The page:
The Federal Reserve plans to raise interest rates more quickly than the market expected a couple of months ago. This is sending shock waves into equity markets as assets are repriced. Here are some drivers of recent market volatility and summary of what interest rates mean for the economic outlook.

Markets brace for interest rate hikes

Due to inflationary pressures and low unemployment figures, the Federal Reserve announced they would accelerate the pace of tapering monthly asset purchases, paving the way to raise interest rates (the Federal Funds target rate) earlier than expected. Originally planned to complete tapering by June 2022, officials were now eyeing March with a significant potential for a simultaneous rate hike.

The super-easy pandemic monetary policy gave strong support to asset prices. The prices of bonds in the secondary markets increased as new bonds could be issued at lower rates (and thus lower current yields – see example). Historically low bond yields and massive fiscal stimulus drove investors into riskier assets including stocks, which was a major contributor of the outperformance of the S&P 500 in 2020 and 2021.

But now the Federal Reserve is planning to raise rates to turn off pandemic policies but also to cool down the hot economy. In January, the financial markets began pricing in a higher probability of multiple rate hikes in 2022.

Year to Date Percent Change in Treasury Rates

2022 YTD Percent Change in Yield Curve

When there’s an alternative to equities for yield again, investors recalculate the equity risk premium. High-flying equity valuations are getting a haircut.

For bonds, expectations of increasing interest rates mean investors in the primary market earn higher coupons on new issues. This puts pressure on prices of outstanding bonds in the secondary market which are paying less. This is one reason why bond yields are rising.

Given the prolonged period of super accommodative monetary policy, the Federal Reserve has a challenging task. It needs to raise rates to cool the economy, tackle inflation, and return to normative monetary policy. But some economists argue if it does so too quickly or sharply, the overreaction could trigger a recession.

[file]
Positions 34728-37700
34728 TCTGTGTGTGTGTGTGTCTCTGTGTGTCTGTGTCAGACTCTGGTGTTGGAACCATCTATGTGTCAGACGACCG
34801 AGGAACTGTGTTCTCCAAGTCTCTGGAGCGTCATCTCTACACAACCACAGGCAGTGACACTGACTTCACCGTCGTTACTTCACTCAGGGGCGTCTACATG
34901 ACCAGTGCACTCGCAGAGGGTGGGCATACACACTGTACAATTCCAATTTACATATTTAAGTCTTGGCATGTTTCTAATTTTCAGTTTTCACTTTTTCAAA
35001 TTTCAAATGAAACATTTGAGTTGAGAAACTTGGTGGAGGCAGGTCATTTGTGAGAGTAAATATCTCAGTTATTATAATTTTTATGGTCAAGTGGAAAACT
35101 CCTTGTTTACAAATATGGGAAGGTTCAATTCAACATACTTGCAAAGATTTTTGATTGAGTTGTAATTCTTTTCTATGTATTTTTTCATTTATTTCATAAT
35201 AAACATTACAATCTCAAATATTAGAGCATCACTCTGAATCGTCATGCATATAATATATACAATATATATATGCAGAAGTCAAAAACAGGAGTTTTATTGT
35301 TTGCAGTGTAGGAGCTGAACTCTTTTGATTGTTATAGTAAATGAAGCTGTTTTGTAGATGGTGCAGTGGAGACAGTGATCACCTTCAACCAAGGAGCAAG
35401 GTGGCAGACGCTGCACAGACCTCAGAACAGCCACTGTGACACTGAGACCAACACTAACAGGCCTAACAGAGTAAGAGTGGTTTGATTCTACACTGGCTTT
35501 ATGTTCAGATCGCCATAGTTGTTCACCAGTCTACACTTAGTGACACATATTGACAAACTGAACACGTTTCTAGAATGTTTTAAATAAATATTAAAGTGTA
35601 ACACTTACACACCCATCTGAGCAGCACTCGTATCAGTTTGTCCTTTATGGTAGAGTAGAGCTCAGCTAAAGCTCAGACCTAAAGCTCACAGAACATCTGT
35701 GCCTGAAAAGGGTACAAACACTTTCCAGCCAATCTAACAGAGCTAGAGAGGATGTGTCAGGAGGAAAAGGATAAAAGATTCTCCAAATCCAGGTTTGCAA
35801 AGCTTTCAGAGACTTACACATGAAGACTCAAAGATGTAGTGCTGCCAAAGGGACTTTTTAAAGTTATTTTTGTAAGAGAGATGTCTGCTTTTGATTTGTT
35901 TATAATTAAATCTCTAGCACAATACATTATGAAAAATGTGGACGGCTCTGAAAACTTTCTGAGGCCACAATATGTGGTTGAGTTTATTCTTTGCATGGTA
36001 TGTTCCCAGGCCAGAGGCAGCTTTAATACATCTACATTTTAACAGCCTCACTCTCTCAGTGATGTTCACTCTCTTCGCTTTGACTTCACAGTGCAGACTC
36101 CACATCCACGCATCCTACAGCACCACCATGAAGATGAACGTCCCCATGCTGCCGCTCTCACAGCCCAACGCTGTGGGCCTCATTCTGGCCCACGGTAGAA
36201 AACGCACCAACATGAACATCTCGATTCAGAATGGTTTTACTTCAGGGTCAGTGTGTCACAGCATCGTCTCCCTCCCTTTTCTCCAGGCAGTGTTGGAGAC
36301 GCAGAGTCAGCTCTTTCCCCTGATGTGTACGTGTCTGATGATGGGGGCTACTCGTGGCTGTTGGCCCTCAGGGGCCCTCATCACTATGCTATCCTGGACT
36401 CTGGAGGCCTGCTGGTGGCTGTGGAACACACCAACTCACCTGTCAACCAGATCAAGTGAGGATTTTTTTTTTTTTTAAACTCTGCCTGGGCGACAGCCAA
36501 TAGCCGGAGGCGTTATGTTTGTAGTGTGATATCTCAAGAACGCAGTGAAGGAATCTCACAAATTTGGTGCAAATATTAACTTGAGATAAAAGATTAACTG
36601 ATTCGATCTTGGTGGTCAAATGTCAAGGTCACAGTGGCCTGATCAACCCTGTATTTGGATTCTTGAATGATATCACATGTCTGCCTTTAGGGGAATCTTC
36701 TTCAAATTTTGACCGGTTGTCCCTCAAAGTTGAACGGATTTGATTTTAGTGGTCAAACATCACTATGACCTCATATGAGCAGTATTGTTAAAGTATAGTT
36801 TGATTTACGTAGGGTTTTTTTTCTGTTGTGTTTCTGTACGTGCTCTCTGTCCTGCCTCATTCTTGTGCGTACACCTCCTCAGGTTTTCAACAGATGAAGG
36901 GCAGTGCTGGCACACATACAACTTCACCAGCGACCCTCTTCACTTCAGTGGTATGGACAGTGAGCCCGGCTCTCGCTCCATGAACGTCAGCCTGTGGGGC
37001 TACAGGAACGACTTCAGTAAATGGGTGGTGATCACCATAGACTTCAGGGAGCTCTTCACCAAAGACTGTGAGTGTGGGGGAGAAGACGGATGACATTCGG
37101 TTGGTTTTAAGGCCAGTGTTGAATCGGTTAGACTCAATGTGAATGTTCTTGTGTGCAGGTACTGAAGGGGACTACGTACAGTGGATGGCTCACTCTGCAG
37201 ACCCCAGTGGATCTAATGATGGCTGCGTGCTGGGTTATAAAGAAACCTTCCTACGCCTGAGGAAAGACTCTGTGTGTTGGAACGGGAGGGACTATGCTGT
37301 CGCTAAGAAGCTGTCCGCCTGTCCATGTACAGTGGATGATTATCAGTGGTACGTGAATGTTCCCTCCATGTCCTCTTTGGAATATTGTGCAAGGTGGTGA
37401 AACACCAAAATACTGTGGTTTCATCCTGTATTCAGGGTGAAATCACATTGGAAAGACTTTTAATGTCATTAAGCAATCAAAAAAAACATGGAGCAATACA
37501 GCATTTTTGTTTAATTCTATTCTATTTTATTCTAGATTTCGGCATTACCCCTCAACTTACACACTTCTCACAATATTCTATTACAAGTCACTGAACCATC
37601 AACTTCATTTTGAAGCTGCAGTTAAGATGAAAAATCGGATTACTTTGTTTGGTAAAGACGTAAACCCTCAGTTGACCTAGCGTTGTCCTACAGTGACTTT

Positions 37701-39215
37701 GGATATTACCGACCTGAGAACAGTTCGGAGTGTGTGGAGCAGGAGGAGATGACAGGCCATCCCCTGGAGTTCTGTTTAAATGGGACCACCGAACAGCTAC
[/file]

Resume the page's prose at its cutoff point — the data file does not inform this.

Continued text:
How Do Stocks Perform When Interest Rates Rise?

What do interest rates mean for the economic outlook?

Despite many positive byproducts of a low-rate environment, it’s an indicator of a weak economy. The Federal Reserve lowered interest rates to avoid economic and financial disaster from Covid-19. During periods of strong economic growth, officials may increase interest rates to get back to normal target levels or so the economy doesn’t overheat.

Interest rates are largely an expectation of economic conditions in the future. The expectations and sentiment of market participants drives outcomes even absent of an actual event. For example, if an investor is concerned about regulations that would break up big tech, they might sell shares of Google (Alphabet) in advance. The potential event hasn’t occurred, and may never happen, but if this concern is widespread, it would likely affect the stock price.

The yield curve works the same way. It’s based on expectations of future interest rates relative to the very near future. In a normal, healthy market, the yield curve is upward sloping. Rates on short-term treasuries (considered risk-free assets) are low relative to bonds with longer-dated maturities. When expectations for future economic growth are positive, the further out you go on the yield curve, the higher the rate will be relative to shorter maturities.

Historical Yield Curve

Historical Treasury Yield Curve

 

When the yield curve inverts, short-term rates are higher than long-term rates. This is a key recessionary warning signal (gray bars above indicate a U.S. recession). Right now, the yield curve is flattening, which is when short-term rates rise faster than the rest of the curve. Short-term rates are going up in anticipation of the Federal Reserve raising rates while longer-dated rates aren’t moving nearly as much because the assumption is that higher interest rates will slow economic growth (which is what the Fed wants).

Given the prolonged period of super accommodative monetary policy, the Federal Reserve has a challenging task. It needs to raise rates to cool the economy, tackle inflation, and return to normative monetary policy. But some economists argue if it does so too quickly or sharply, the overreaction could trigger a recession.

 

Both past performance and yields are not reliable indicators of current and future results. 

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